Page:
Digital security incidents involving operational technology (OT) can have big impacts on the physical world. Why are these OT security incidents happening? A lack of understanding of how the different elements of DevSecOps fit together can contribute. This also shows the importance of crossover between engineering and cybersecurity.

In March 2021, for instance, Fortinet found over 90% of organizations with OT assets admitted to having suffered at least one security incident in the past year. 12% said that their employers had faced a minimum of 10 incidents in that period. Those events disrupted work for more than half of respondents, the study found. Meanwhile, public safety became an issue in 45% of cases.

Facing IT-OT Challenges with DevSecOps

One problem facing OT security is the convergence of industrial environments with information technology (IT) assets. Both IT and OT suffer from similar types of security threats in some respects. Unwanted access, password reuse, malware attacks and other problems can hit both. But the two often have conflicting needs due to the nature of their business. OT sees availability as a means of preventing physical danger and ensuring public safety. Meanwhile, IT puts secrecy first in the ongoing fight against data breaches.

IT and OT don’t always know where their counterparts stand. Nor do they have a reference point to start to understand each other. This lack of teamwork complicates the task of extending security across both. In response, attackers might exploit a lack of integration and/or visibility between IT and OT. By targeting assets in one, they can pivot to the other. For example, threat actors can use IT security weaknesses to disrupt industrial control systems, make changes to OT assets and/or interfere with safety equipment. So, where does DevSecOps come in?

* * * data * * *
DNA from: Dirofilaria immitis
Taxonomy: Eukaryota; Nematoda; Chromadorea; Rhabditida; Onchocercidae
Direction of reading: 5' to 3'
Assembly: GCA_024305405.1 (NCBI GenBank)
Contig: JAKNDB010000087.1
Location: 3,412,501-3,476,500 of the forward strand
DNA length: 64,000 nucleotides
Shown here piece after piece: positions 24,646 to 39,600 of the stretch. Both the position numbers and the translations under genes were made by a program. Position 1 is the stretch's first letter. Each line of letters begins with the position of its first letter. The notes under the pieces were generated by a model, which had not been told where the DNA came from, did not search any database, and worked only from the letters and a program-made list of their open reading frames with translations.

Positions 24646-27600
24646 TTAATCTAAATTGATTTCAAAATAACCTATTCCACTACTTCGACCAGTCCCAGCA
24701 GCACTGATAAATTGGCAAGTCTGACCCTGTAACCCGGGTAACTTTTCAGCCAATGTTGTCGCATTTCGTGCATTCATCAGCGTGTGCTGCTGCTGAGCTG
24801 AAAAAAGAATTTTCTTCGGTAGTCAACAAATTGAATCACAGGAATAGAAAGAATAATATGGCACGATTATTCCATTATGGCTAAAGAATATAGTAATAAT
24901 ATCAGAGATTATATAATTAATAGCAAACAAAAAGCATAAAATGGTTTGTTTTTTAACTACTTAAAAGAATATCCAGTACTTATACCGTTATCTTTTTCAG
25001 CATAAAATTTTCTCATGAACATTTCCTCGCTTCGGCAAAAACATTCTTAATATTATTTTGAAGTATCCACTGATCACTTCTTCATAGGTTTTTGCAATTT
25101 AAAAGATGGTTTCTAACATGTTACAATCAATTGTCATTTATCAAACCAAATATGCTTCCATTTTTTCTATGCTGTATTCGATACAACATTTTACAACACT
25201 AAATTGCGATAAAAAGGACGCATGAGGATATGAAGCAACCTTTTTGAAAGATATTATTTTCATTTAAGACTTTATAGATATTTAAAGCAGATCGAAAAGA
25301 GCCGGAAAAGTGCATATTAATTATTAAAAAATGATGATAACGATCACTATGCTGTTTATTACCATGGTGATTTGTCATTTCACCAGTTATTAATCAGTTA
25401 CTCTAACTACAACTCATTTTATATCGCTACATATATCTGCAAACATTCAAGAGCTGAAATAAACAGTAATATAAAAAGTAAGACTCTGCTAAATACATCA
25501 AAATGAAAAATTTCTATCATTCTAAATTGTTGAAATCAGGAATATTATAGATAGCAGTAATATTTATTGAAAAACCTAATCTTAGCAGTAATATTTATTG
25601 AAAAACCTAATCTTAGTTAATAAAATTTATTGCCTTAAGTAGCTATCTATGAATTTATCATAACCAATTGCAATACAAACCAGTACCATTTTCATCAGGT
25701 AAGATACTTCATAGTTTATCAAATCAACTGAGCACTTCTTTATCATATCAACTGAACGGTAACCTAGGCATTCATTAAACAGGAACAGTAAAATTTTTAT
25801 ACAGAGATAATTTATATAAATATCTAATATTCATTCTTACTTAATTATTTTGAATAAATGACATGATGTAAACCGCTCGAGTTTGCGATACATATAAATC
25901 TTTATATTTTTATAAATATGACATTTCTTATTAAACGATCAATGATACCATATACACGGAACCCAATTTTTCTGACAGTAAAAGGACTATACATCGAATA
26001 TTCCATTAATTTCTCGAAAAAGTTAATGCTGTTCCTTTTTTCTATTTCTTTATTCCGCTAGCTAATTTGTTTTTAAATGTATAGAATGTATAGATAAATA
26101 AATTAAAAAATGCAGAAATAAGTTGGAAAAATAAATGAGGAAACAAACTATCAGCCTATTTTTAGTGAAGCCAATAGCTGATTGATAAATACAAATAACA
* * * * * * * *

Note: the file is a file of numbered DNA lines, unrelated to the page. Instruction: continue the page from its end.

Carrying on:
Cybersecurity Education for Engineers Matters to DevSecOps

So, how do you defend against OT attacks and account for the challenges of the ongoing IT-OT convergence? One way is to focus on providing engineers with cybersecurity education. Getting engineers involved in development helps further secure the DevSecOps collaborative system.

Critical infrastructure organizations need engineers more than others. After all, engineers operate on the front lines. These personnel help design, implement and maintain industrial environments. They’re in a position to help those environments evolve with and stay safe amid the IT-OT convergence. But, in order to do so, they need to understand the threats confronting them.

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How to Provide Cybersecurity Education to Engineers

When it comes time to provide engineers with cybersecurity education, it’s important not to approach their security awareness training the same way as you would with non-tech employees on the IT side. A one-size-fits-all approach will not work. Those two groups confront different threats on a daily basis, after all. Learning about problems that don’t pertain to their jobs will waste their time or even make them more complacent.

Knowing that, cultivate engineers’ awareness of threats that are relevant to them. Use training modules in tandem with threat intelligence to emphasize new attack campaigns confronting critical infrastructure, for instance. In addition, conduct tests that highlight secure OT system design as those principles evolve with the changing threat landscape. This way, your engineers will find their own place in the DevSecOps framework.

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